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Better estimates of index correlation

From: Tom Lane <tgl(at)sss(dot)pgh(dot)pa(dot)us>
To: pgsql-hackers(at)postgreSQL(dot)org
Subject: Better estimates of index correlation
Date: 2011-03-13 23:40:00
Message-ID: 7156.1300059600@sss.pgh.pa.us (view raw or flat)
Thread:
Lists: pgsql-hackers
Currently, we don't measure any statistics about the ordering
correlation of multi-column indexes, which means that btcostestimate
has to pick a number out of the air if there's more than one column.
We've been around on that at least once already: it used to use first
column's correlation divided by number of columns, and now uses first
column's correlation times 0.75, and neither of those approaches have
any theoretical basis whatsoever.  I got started thinking about this
again in connection with John Surcombe's recent complaint on
pgsql-performance, which seems likely to be related to having a good
correlation estimate for one index but not another.

It strikes me that it'd be possible to have btvacuumcleanup directly
measure order correlation when it's processing a btree index, yielding a
reliable answer for any btree index regardless of number of columns.
We could do that by comparing the heap block numbers of adjacent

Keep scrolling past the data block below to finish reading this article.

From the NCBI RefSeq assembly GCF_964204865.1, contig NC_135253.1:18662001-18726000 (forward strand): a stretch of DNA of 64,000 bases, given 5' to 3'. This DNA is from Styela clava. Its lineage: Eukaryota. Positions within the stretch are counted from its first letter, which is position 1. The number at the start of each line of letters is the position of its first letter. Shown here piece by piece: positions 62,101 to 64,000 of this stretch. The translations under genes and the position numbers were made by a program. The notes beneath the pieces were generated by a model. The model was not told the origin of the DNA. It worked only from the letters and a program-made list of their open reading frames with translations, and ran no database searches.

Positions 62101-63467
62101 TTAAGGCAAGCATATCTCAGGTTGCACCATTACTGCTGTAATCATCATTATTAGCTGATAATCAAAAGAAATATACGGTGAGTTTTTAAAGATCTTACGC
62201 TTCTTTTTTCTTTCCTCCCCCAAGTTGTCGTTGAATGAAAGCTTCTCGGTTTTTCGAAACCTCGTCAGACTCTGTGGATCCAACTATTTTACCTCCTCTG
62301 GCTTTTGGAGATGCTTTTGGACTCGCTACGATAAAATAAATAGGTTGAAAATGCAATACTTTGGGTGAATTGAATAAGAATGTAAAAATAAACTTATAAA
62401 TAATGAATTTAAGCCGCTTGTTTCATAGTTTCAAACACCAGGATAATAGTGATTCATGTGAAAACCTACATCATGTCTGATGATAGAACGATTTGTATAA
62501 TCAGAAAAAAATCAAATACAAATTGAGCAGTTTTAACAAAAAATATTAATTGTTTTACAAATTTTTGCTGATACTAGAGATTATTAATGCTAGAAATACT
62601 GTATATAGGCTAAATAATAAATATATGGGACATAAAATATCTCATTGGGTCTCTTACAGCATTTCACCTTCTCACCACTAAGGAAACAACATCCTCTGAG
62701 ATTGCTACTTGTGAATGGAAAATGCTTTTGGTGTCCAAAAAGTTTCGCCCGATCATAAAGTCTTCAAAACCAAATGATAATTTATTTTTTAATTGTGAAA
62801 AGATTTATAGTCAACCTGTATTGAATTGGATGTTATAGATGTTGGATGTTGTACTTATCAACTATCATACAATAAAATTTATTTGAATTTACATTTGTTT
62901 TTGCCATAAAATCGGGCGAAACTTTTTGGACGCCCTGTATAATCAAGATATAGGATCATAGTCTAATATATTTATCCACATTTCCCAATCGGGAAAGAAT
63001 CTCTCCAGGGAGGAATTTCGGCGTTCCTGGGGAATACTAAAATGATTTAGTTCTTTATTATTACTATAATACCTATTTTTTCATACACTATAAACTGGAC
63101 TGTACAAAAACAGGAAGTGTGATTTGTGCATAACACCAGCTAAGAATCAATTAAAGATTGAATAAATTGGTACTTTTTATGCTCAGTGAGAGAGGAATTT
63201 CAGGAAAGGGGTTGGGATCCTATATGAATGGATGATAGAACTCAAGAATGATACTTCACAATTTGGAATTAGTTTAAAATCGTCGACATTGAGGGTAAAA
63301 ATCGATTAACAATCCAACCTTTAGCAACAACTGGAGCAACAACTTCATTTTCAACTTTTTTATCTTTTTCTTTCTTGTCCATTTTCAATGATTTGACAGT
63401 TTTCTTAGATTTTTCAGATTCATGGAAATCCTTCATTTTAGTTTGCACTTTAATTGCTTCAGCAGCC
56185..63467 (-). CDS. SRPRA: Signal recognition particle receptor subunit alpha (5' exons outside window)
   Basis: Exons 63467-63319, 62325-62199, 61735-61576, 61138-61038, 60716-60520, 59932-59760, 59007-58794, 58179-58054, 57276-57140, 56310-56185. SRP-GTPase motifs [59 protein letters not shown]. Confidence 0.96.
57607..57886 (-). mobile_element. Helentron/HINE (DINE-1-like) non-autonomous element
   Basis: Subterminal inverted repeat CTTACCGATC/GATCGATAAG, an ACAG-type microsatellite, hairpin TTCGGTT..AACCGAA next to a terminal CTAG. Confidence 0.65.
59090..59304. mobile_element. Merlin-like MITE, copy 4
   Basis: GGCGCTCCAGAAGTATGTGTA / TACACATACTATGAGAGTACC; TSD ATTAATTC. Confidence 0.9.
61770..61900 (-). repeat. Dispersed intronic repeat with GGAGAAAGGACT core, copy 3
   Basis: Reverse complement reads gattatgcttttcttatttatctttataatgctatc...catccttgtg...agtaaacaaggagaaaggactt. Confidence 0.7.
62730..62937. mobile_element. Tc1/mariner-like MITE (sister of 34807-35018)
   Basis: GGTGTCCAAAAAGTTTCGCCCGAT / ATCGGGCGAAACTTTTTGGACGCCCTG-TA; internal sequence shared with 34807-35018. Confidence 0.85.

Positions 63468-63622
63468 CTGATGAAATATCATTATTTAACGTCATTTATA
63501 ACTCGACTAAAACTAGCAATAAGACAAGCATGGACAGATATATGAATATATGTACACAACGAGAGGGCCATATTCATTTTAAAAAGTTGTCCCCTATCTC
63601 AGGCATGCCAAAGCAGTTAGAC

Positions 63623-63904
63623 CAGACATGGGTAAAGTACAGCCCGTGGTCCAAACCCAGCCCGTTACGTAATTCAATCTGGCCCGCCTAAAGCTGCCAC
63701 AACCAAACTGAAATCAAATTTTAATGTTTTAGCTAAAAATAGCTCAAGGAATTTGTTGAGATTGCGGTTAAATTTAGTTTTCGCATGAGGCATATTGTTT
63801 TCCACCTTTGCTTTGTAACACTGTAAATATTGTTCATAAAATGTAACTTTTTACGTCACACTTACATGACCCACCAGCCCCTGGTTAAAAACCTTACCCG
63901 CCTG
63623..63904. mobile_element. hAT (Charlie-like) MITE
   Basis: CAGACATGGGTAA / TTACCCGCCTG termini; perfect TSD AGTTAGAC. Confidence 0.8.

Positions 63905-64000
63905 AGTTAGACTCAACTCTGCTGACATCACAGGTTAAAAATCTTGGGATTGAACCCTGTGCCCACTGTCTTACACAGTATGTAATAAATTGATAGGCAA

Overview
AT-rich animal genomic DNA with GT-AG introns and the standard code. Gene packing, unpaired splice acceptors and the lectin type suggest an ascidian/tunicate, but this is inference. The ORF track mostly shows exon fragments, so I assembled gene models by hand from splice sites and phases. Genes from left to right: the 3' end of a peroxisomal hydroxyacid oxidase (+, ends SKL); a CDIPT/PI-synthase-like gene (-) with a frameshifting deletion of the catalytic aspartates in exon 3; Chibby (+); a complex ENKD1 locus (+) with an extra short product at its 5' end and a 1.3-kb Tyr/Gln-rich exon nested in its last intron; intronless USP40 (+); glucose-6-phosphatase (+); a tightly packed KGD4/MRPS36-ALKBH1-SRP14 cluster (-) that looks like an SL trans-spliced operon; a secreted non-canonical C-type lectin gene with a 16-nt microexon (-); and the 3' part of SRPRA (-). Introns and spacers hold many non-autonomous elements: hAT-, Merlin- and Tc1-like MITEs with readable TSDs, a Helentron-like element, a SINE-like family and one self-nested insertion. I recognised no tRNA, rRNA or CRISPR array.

index entries' TIDs and counting the number of up-transitions (block
number larger than previous index entry) versus down-transitions (block
number smaller than previous).  Since btvacuumcleanup scans the index in
physical order not logical order, we could not meaningfully make
comparisons between the last entry on an index page and the first entry
on the next, but I think it's quite reasonable to assume that the
statistics of those comparisons would be the same as the statistics of
the intra-page comparisons.  So at the end of the cleanup scan we would
have total numbers of up-transitions and down-transitions.  It's clear
that a perfectly correlated index would have many up-transitions and no
down-transitions; a perfectly reverse-correlated index would have the
opposite; and an uncorrelated index would have about equal numbers of
them.  So we could approximate the index correlation with something like

	(up_transition_count - down_transition_count) /
	(up_transition_count + down_transition_count)

My statistics are a bit rusty so I'm not sure if we need a square or
square root or something in there, but it seems like this would work,
and would add only a negligible amount of overhead.  We could then have
VACUUM save the number into pg_statistic or pg_index, and away we go.

I'm not planning to do anything about this idea right now, since I'm
still hip-deep in collations, but I thought I'd throw it out to get
it on the record.

Comments?

			regards, tom lane

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Subject: Re: Better estimates of index correlation
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